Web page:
Barak and Egyptian counterpart reportedly come to terms over Sinai offensive
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Barak and Egyptian counterpart reportedly come to terms over Sinai offensive

New Egyptian defense minister el-Sissi reassures Israeli counterpart over military buildup in peninsula

Egyptian President Mohammed Morsi, right, swears in newly-appointed Minister of Defense, Lt. Gen. Abdel-Fattah el-Sissi, in Cairo on Sunday, Aug. 12, 2012. (photo credit: Egyptian Presidency/AP)
Egyptian President Mohammed Morsi, right, swears in newly-appointed Minister of Defense, Lt. Gen. Abdel-Fattah el-Sissi, in Cairo on Sunday, Aug. 12, 2012. (photo credit: Egyptian Presidency/AP)

Newly installed Egyptian Defense Minister Abdel Fattah el-Sissi  told his Israeli counterpart that Cairo was committed to keeping to its peace treaty with Israel, even as Egyptian troops flowed into the Sinai in an anti-terror operation.

Sissi reportedly phoned Defense Minister Ehud Barak recently to calm fears in Jerusalem over Egypt’s military buildup in the Sinai, which Cairo says is needed to root out terrorist elements from the largely lawless peninsula.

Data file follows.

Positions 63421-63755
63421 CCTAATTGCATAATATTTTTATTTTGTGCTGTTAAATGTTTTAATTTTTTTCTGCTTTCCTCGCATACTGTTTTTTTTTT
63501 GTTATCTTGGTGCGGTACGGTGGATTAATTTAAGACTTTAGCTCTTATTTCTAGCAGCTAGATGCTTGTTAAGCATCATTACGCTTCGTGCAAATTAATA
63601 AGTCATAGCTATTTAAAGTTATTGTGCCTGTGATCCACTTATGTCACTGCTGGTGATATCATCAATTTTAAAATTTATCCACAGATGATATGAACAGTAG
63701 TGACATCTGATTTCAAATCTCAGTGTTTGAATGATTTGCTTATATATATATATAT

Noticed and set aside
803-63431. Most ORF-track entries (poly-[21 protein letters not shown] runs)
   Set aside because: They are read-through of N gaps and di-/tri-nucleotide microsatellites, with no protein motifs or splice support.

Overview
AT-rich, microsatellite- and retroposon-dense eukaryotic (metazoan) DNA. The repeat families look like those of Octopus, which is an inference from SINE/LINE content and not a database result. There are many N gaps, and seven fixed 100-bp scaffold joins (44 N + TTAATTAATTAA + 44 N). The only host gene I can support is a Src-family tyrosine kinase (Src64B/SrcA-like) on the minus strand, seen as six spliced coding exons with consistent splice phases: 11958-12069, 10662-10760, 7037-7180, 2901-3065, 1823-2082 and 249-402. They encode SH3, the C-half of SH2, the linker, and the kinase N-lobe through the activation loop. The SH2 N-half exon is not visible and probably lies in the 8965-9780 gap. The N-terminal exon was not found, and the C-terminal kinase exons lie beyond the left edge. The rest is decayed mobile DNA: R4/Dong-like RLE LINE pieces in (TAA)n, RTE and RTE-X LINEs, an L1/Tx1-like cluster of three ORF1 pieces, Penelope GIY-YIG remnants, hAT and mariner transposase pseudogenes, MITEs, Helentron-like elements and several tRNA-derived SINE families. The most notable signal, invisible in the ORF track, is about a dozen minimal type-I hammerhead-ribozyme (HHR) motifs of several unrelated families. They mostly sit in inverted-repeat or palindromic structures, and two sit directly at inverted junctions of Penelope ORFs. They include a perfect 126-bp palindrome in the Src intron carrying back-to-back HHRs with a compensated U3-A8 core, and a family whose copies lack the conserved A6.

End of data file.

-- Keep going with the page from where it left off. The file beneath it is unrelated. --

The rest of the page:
The conversation was reported by London-based Arabic daily Al Hayat on Friday.

A senior Egyptian military source told the paper that Barak and Sissi had reached an agreement on the matter. It is not clear what the agreement was.

Earlier this week, Jerusalem sent a letter to Cairo protesting the buildup of tanks, aircraft and rocket launchers in the peninsula, following a terror attack that left 16 Egyptian border police dead in Rafah on August 5.

Under the 1979 peace treaty between Israel and Egypt, Cairo must coordinate any military maneuvers in much of the peninsula with Israel,  which sees the demilitarized territory as a buffer zone against a future war with Egypt.

Sissi reportedly met with Egyptian President Mohammed Morsi after speaking to Barak.

The conversation between the two defense ministers would be the highest-level contact between the neighbors since a popular revolution in Egypt saw the overthrow of longtime leader Hosni Mubarak and the election of an Islamist-dominated government.

However, officials have said there have been constant low-key and low-level contacts between the countries.

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